Dr. Oz and Blood Clots, October 31, 2013
Last week Dr. Oz captivated his audience during a role-playing feature– addressing Blood Clots (called ’ DVT’ or deep vein thrombosis by medical professionals.) For those of you seeking medical information regarding blood clots, their causes and their prevention, here is the BIG picture.
Three Factors (Virchow’s Triad) affecting your Risk for DVT
1. Decreased Blood Flow Movement (medically called ‘Venous Stasis’)
- Situations that result in immobility: prolonged bedrest, post-surgery, prolonged sitting, long airline or car trips or sedentary lifestyle. Compression stockings and ankle movement in these situations, help blood to return to the heart, preventing pooling and clots.
2. Increased Clotting Tendency (‘Hypercoagulability’) either Genetic or Temporary
- Inherited or ‘genetic’ factors. Examples of this are Factor V Leiden, Antiphospholipid antibody, and approximately seven other bodies clotting factors with abnormal test values – in patients with certain medical histories. (Interestingly, 5% of the population carry one copy of Factor V Leiden mutation.)
- Tempoary conditions. Cancer, chronic illnesses, obesity, pregnancy and dehydration are examples of conditions that may cause the blood to clot more easily. Hormones such as those in oral contraceptives, estrogen replacement and testosterone increase one’s risk for blood clots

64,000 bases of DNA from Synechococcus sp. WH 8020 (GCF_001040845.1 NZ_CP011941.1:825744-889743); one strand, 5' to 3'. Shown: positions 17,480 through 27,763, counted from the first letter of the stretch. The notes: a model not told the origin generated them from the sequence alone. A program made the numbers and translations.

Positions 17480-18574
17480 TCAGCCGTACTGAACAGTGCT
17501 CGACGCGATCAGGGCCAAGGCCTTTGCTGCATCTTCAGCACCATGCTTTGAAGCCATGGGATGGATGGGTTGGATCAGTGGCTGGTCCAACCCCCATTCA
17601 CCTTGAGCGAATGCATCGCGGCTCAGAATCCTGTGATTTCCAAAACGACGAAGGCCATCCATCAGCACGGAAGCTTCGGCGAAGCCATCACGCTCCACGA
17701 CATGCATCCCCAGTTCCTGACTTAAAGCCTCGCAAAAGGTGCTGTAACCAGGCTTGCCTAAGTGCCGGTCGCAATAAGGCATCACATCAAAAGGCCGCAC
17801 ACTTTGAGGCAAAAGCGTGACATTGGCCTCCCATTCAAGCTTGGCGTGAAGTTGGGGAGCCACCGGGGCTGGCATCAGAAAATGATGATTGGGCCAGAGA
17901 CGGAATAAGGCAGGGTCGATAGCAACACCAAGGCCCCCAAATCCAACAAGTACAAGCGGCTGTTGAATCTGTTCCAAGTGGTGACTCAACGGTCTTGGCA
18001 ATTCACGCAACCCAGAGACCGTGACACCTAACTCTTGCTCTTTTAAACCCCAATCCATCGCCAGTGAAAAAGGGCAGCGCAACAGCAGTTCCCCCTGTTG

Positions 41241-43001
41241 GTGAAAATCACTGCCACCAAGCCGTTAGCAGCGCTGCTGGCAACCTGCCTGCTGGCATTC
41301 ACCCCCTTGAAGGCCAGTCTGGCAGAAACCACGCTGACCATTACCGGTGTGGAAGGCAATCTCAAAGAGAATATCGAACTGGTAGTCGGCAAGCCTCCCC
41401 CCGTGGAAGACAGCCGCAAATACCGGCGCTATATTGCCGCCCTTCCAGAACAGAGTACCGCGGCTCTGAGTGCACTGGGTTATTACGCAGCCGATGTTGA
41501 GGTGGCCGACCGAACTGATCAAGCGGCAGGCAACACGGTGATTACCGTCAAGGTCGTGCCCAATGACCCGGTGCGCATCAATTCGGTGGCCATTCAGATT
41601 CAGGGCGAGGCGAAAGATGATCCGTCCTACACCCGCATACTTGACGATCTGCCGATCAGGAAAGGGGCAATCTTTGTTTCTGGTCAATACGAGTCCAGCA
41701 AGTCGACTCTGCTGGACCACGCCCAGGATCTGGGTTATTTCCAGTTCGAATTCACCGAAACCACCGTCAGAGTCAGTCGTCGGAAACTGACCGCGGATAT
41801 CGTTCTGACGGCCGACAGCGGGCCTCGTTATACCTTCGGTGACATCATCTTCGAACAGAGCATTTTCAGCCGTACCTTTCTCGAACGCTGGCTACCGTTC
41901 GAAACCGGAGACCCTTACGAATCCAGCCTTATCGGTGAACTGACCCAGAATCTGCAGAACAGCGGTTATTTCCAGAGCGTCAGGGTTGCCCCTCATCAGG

- Injuries such as falls, blunt trauma, etc. may cause vessel wall injury causing sites for clots to adhere to a vessel wall.
What Measures Should I Take To Avoid Deep Vein Thrombosis?
Stay mobile. On long flights or car rides, ‘pump your ankles’ and/or move around intermittently to work the calf muscle. (Long flights of 6 hours or more increase DVT risk to 1%.) Drink fluids, avoiding alcohol when traveling. Wear compression stockings. During pregnancy consider discussing with your physician, the use of compression stockings. These may provide prevention benefit both during and especially after delivery (50-60 if 100,000 women develop blood clots post-partum.)
Understanding your family medical history and alerting your physician of a suspected clotting disorder in the family history, may help one avoid unnecessary risk. Of course, follow post-op instructions and always exercise caution to prevent traumatic injury and seek medical attention when it does occur.